Mark 10:14-16, “When Jesus saw this, he was indignant. He said to them, “Let the little children come to me, and do not hinder them, for the kingdom of God belongs to such as these. I tell you the truth; anyone who will not receive the kingdom of God like a little child will never enter it.” And he took the children in his arms, put his hands on them and blessed them”
We were the only family with children in the crowded restaurant. I sat David in a high chair and noticed everyone was quietly sitting and talking. Suddenly, David squealed with glee and said, ‘Hi’ as he pounded his fat baby hands on the high chair tray. His eyes were crinkled in laughter and his mouth was bared in a toothless grin, as he wriggled and giggled with happiness. I looked around and saw the source of his happiness. It was a man whose pants were baggy with a zipper at half-mast and his toes poked out of would-be shoes. His shirt was dirty and his hair was uncombed and unwashed. His whiskers were too short to be called a beard and his nose was so varicose it looked like a road map. We were too far from him to smell, but I was sure he smelled. His hands waved and flapped on loose wrists. ‘Hi there, baby, hi there, big boy. I see ya, buster,’ the man said to David. My husband and I exchanged looks, ‘What do we do?’ David continued to laugh and answer, ‘Hi.’ Everyone in the restaurant noticed and looked at us and then at the man. The old geezer was creating a nuisance with my beautiful baby. Our meal came and the man began shouting from across the room, ‘Do ya patty cake? Do you know peek-a-boo? Hey, look, he knows peek-a-boo.’ Nobody thought the old man was cute. He was obviously drunk. My husband and I were embarrassed. We ate in silence; all except for David, who was running through his repertoire for the admiring skid-row bum, who in turn, reciprocated with his cute comments.
We finally got through the meal and headed for the door. My husband went to pay the check and told me to meet him in the parking lot. The old man sat poised between the door and me. ‘Lord, just let me out of here before he speaks to me or David,’ I prayed. As I drew closer to the man, I turned my back trying to sidestep him and avoid any air he might be breathing. As I did, David leaned over my arm, reaching with both arms in a baby’s ‘pick-me-up’ position. Before I could stop him, David had propelled himself from my arms to the man. Suddenly a very old smelly man and a very young baby consummated their love and kinship. David in an act of total trust, love, and submission laid his tiny head upon the man’s ragged shoulder. The man’s eyes closed, and I saw tears hover beneath his lashes. His aged hands full of grime, pain, and hard labor, cradled my baby’s bottom and stroked his back. No two beings have ever loved so deeply for so short a time. I stood awestruck. The old man rocked and cradled David in his arms and his eyes opened and set squarely on mine.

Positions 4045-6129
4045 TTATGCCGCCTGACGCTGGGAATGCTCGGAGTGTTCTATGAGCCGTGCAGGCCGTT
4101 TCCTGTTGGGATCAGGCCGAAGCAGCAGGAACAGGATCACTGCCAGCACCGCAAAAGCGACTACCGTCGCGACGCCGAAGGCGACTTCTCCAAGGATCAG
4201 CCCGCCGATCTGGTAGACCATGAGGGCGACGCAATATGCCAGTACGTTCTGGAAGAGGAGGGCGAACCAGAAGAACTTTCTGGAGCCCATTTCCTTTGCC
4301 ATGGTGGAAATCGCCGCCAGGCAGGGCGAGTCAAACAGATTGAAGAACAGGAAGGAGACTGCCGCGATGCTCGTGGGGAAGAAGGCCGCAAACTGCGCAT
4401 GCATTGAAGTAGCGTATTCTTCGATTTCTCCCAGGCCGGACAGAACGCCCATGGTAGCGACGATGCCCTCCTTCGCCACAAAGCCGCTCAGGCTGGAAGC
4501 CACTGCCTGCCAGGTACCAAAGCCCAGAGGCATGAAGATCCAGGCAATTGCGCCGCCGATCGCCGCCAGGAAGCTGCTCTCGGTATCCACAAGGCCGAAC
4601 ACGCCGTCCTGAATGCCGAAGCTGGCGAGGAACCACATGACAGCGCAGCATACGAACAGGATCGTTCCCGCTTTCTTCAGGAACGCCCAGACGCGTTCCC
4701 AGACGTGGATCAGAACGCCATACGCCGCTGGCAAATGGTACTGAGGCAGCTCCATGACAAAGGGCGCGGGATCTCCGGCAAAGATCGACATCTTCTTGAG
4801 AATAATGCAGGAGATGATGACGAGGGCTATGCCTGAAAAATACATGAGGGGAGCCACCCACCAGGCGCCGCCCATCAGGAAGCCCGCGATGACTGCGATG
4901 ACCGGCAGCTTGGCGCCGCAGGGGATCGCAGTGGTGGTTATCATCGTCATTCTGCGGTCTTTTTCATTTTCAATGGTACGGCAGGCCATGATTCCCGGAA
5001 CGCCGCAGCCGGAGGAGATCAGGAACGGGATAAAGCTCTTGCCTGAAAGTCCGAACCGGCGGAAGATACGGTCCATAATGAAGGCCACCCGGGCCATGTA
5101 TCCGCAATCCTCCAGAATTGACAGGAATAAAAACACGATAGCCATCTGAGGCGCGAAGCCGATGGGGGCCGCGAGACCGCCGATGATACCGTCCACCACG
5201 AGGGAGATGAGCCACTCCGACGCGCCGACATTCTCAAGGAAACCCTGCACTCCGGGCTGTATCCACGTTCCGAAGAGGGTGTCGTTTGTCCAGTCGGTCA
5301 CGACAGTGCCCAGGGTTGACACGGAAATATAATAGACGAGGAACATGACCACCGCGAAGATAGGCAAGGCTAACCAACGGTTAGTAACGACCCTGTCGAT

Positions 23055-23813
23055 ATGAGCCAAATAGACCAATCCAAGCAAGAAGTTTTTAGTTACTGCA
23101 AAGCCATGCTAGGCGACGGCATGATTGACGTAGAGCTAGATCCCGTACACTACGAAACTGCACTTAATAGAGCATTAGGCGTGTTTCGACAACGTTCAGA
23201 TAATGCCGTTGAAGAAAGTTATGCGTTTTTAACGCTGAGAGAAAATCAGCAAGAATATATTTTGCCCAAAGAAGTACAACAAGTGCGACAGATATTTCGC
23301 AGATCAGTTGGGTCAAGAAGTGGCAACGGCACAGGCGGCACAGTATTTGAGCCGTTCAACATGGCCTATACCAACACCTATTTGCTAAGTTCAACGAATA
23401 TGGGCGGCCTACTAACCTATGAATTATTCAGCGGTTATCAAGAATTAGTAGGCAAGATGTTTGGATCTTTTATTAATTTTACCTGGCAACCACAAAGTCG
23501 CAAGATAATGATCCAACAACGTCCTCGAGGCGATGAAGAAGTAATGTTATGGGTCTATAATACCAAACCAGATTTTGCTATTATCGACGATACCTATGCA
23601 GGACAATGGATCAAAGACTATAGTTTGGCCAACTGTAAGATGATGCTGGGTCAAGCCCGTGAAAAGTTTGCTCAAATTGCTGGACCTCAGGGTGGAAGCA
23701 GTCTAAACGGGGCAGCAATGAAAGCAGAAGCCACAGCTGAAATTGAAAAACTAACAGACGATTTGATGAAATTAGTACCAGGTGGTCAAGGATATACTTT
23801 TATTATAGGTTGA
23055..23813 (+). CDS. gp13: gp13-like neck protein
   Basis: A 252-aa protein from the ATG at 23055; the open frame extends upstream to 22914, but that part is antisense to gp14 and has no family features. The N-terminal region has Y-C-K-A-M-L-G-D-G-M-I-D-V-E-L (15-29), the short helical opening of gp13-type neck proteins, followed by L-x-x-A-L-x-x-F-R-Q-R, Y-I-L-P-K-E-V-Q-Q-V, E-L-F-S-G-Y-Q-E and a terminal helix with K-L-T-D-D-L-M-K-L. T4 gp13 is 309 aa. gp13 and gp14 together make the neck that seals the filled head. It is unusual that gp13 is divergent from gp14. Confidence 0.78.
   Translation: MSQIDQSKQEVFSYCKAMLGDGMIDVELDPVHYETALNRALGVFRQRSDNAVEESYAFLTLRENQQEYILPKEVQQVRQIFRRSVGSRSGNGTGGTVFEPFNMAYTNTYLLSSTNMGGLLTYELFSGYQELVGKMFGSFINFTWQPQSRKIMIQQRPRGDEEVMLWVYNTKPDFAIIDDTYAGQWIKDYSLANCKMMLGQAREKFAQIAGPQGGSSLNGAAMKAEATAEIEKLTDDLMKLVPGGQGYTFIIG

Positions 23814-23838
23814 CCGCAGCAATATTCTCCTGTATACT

He said in a firm commanding voice, ‘You take care of this baby.’ Somehow, I managed, ‘I will’. He pried David from his chest, lovingly and longingly, as though he were in pain. I received my baby, and the man said, ‘God bless you, ma’am, you’ve given me my Christmas gift.’ I said nothing more than a muttered thanks. With David in my arms, I ran for the car. My husband was wondering why I was crying and holding David so tightly, and why I was saying, ‘My God, my God, forgive me.’ I had just witnessed Christ’s love shown through the innocence of a tiny child who saw no sin, who made no judgment, a child who saw a soul, and a mother who saw a suit of clothes. I was a Christian who was blind, holding a child who was not. I felt it was God asking, ‘Are you willing to share your son for a moment?’ when He shared His for all eternity. The ragged old man, unwittingly, had reminded me, ‘To enter the Kingdom of God, we must become as little children.’
Sometimes it takes a child to remind us of what is really important. We must always remember who we are, where we came from and, most importantly, how we feel about others. The clothes on your back or the car that you drive or the house that you live in does not define you at all; it is how you treat your fellow man that identifies who you really are. 1 Peter 2:17 tell us to honor all people. We do that by recognizing that each human life is a creation of God, a person whom He highly values (Genesis 1:27; 9:6). To despise others offends not only the person but also the Lord. So, my brethren as we go through this day and the days to follow, let’s reflect God’s love by showing honor to all we meet.
People with a heart for God have a heart for people.